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TKD Training for 18 Month Olds?

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    TKD Training for 18 Month Olds?

    I was flipping through the Yellow Pages to see what all was in there under martial arts and I found this. I added the red arrow. I've read you guys complain about 8 year old black belts but I've never heard of martial arts training for 18 month olds. I thought about calling to see if my pregnant wife (she's not really pregnant) could start training so that our fetus has enough training to have his Black Belt test upon birth.

    Well, the birthday parties sound fun...and ooh! Good grades too.


    Start 'em early, that's what I say. 18 months sounds a bit late to start, considering all the positive benefits training provides.

    Heh heh.


      what the shit?
      how come it's "Brice's Taekwondo" but they offer KARATE for kids


        That's ATA marketing for you...those are all ATA programs.

        Gringo Grande
        MMA Record vs Llamas 0-1-0
        (The Llama bit my junk but the ref didn't see it).


          What does ATA stand for?


            At least it's parents and tot's. Seems more like and aerobics class for mom's and their little kids. To bad they are calling in martial arts though.




                ^^ I agree. Trust me, at 18 months, they arnt going to remember much, or anythign from there training. It would be much more cost effecent to start at like minimum at 4. Unless there doing it for free, by the time they reach 4 they'll be hable to do 3 kicks.


                  OMG, i just noticed TKD gives you good grades. I'm gonna take it now. Schools gonna be a easy now. :D


                    Oh my god...

                    FUCKING NO.

                    Teaching 4-7 year olds is hard enough, but 18 MONTH olds? Holy shit...

                    Seriously, does the phrase "you're not old enough yet" not exist in the English language anymore?

                    This ad makes Baby Jesus cry...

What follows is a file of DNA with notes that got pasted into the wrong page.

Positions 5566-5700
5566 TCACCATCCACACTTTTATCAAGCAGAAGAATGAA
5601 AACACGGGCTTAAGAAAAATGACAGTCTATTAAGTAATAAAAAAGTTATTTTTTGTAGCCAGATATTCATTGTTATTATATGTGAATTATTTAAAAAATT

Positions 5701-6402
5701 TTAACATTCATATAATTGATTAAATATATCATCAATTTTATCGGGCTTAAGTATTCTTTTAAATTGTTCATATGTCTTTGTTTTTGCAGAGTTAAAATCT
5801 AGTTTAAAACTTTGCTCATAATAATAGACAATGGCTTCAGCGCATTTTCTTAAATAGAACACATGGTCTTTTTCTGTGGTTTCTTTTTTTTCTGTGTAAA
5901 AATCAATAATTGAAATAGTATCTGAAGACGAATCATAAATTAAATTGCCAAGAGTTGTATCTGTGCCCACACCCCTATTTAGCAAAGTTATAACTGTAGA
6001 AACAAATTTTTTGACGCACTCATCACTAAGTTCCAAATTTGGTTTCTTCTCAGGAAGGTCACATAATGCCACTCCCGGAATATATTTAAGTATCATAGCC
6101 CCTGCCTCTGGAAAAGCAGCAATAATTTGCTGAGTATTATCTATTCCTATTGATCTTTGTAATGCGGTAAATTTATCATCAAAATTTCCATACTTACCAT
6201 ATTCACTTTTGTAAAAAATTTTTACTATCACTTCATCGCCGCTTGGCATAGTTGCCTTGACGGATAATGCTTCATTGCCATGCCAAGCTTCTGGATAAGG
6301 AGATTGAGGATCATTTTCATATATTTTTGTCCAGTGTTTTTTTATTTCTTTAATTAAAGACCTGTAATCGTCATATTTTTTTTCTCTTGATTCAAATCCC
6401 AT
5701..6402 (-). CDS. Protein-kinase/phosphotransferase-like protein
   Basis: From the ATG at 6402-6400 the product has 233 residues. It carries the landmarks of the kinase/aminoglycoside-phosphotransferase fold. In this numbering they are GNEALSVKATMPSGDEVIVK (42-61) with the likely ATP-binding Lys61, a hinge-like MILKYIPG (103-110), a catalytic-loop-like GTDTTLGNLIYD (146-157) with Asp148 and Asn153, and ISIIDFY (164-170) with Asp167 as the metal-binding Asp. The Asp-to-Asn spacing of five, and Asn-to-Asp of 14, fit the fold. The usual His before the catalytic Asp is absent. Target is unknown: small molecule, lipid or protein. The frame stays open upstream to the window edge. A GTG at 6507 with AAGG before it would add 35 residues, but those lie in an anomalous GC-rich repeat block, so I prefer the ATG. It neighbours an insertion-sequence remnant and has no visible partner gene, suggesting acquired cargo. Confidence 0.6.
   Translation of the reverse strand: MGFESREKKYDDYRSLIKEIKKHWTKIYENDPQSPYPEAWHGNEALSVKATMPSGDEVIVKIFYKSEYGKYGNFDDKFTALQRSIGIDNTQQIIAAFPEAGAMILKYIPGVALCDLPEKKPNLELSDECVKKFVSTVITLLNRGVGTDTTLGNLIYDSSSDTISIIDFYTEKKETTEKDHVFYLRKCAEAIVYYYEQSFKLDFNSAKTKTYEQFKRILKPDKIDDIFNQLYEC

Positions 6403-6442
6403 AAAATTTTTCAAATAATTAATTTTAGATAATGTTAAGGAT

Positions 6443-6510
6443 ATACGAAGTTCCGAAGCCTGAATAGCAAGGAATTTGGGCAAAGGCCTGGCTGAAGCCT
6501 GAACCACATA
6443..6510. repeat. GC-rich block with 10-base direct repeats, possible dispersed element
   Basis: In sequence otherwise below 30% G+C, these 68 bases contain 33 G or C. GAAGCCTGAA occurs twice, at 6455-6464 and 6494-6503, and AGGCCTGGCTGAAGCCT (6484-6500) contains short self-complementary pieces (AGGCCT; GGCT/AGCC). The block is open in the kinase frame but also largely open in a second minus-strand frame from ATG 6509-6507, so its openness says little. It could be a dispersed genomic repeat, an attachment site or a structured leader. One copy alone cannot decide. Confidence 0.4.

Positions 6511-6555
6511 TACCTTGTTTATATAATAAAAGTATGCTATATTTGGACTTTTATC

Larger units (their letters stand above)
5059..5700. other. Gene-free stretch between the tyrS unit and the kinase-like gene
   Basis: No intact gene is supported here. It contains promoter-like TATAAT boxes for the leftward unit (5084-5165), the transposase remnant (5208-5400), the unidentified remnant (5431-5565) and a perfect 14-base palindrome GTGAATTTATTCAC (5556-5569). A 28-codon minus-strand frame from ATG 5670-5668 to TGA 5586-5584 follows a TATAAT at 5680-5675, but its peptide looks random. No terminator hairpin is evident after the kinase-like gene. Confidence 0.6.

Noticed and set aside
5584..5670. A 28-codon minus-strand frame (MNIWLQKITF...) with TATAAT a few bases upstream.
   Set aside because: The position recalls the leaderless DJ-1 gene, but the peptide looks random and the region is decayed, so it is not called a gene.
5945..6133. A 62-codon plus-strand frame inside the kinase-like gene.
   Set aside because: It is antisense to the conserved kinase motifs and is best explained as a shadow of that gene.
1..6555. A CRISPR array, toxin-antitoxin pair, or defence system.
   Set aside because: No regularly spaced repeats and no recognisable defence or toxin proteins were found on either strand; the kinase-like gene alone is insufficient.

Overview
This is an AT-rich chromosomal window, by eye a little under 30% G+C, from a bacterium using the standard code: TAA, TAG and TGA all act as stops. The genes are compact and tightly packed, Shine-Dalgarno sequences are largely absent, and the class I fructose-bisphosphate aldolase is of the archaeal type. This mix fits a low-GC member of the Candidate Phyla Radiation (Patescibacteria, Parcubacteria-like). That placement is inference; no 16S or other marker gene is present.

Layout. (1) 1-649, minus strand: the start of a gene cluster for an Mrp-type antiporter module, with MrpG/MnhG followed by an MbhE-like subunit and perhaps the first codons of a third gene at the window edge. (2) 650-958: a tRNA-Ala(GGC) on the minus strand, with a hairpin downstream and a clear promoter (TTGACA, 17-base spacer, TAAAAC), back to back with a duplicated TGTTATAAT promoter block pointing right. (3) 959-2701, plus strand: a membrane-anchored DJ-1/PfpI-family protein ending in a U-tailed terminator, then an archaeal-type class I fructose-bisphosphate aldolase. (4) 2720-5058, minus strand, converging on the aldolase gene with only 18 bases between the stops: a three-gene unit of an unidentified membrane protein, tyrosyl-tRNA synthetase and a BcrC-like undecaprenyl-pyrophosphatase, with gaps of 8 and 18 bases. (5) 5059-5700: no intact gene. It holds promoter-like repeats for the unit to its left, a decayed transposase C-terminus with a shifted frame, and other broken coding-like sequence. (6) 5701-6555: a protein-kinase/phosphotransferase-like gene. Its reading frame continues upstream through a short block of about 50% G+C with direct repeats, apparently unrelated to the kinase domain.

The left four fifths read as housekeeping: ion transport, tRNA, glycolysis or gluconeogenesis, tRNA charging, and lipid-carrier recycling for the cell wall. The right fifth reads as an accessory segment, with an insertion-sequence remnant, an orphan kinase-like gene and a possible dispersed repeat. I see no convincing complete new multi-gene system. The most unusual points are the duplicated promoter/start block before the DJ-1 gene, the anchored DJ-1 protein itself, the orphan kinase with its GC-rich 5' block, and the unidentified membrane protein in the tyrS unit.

Do they even allow someone at 18 months to do tee ball or soccer or whatever? This is pretty absurd even for TKD.


                        I dunno, As long as they aren't making little kids blackbelts or hyping them up as skilled fighters, it's not that bad. My daughter learned to walk by holding the bottom rope of a ring, and I have a play area in my school for the little kids to use while the parents work out. It could be something like that.

                        Of course, this is TKD, so who knows until someone visits.


                          Originally posted by iamamonster
                          What does ATA stand for?
                          American Taekwondo Association


                            Originally posted by Choke
                            Do they even allow someone at 18 months to do tee ball or soccer or whatever? This is pretty absurd even for TKD.
                            lots of places like the YMCA offer tumbling type classes for that age group (with their parents). This probably is not very different - unless they claim to make them fighters and award rank


                              At birth, the human brain is still preparing for full operation. The brain's neurons exist mostly apart from one another. The brain's task for the first 3 years is to establish and reinforce connections with other neurons. These connections are formed when impulses are sent and received between neurons. Axons send messages and dendrites receive them. These connections form synapses. (See Figure 1.)